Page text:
On St Patrick’s Day, we Dutch got a unique chance to be as Dublin as we can be.
Because we’re into bicycles, we’re member of the Dublin Cycling Campaign. And because of that, we got to join in the last act of the official St Patrick’s Day parade: a host of Dublin cyclists, dressed in white green t-shirts with ‘That Was Brilliant’ written on the back.
And indeed: it was brilliant. Together with forty other cyclists, we met on Dublin’s north side and from there slowly made our way through the city. I thought the purpose of parades was to amuse spectators: to let them clap, cheer, hug and sing — safe and anonymous from within a crowd.
However, today I found out that there is actually more to see from a spot within the parade. From the inside, I saw the real attraction is the crowd itself – not the parade. It gave rise to a theory: rather than serving as entertainment for the spectators, parades may just be an elaborate way of attracting spectators, so that persons parading by have something to look at.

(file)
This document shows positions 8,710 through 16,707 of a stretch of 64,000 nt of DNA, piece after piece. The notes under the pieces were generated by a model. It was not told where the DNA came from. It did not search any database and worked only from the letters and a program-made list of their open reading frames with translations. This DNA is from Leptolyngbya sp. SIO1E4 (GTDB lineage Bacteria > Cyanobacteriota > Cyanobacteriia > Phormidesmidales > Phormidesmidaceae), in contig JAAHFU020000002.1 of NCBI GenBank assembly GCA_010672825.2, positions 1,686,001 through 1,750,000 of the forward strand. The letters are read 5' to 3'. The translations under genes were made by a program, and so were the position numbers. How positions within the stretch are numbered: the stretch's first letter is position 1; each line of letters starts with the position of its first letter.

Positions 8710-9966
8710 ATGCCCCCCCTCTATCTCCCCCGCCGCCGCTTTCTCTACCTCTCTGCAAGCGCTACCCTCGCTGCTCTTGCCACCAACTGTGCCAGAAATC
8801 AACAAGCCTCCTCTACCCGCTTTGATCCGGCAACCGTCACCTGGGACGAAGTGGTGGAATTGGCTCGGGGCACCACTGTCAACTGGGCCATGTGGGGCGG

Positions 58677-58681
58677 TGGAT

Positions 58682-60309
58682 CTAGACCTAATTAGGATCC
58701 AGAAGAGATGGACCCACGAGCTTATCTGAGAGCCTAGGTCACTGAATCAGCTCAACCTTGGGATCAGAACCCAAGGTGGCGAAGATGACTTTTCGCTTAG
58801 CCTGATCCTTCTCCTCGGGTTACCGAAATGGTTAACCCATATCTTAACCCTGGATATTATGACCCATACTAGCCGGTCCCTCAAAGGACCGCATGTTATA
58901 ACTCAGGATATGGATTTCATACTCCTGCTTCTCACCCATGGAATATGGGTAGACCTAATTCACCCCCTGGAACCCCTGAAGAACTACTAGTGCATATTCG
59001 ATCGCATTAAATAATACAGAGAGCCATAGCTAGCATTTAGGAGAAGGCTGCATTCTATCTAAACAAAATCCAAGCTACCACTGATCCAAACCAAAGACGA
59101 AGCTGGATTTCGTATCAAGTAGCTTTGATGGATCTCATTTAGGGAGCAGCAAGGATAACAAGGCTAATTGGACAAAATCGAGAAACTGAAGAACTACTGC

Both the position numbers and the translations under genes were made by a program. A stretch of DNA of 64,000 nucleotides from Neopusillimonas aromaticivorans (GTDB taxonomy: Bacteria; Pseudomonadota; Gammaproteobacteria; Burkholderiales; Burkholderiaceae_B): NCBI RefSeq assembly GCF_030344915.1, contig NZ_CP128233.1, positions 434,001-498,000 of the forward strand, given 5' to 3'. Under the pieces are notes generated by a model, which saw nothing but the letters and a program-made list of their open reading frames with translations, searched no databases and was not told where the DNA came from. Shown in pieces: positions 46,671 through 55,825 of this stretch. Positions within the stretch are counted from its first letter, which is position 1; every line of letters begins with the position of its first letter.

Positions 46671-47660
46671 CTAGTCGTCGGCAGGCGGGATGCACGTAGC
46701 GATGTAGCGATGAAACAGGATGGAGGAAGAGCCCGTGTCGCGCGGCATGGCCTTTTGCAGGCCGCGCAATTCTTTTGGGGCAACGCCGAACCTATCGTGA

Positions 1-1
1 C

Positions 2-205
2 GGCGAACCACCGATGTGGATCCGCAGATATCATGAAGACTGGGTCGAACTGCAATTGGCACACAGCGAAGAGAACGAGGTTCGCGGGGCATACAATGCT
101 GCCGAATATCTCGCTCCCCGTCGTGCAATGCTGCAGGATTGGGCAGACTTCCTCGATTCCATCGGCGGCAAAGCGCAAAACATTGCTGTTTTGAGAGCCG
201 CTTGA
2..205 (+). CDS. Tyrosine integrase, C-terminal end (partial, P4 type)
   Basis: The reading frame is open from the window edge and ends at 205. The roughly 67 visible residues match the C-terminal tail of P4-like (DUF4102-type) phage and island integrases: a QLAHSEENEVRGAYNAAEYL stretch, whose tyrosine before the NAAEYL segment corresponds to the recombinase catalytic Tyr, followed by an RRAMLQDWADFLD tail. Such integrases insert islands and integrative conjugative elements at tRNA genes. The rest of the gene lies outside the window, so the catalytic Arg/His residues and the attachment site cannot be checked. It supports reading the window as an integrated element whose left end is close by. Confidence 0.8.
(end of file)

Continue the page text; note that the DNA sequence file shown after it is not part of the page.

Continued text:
Granted: the theory is far fetched, but it’s less unlikely when you consider what we saw, as we made our way through Dublin: children on shoulders, teenagers in lamp-posts, families on balconies, RTE helicopters and police on horses. Moreover, we saw leprechauns behind bars, rugby teams with shamrock glasses, girls with face paint and viking helmets, musicians without instruments and drunkards making friends.
The whole crowd seemed to work in concert, as if in an effort to perform a play for those lucky enough to walk undisturbed on the inside of the crowd barriers.
Take a look for yourself: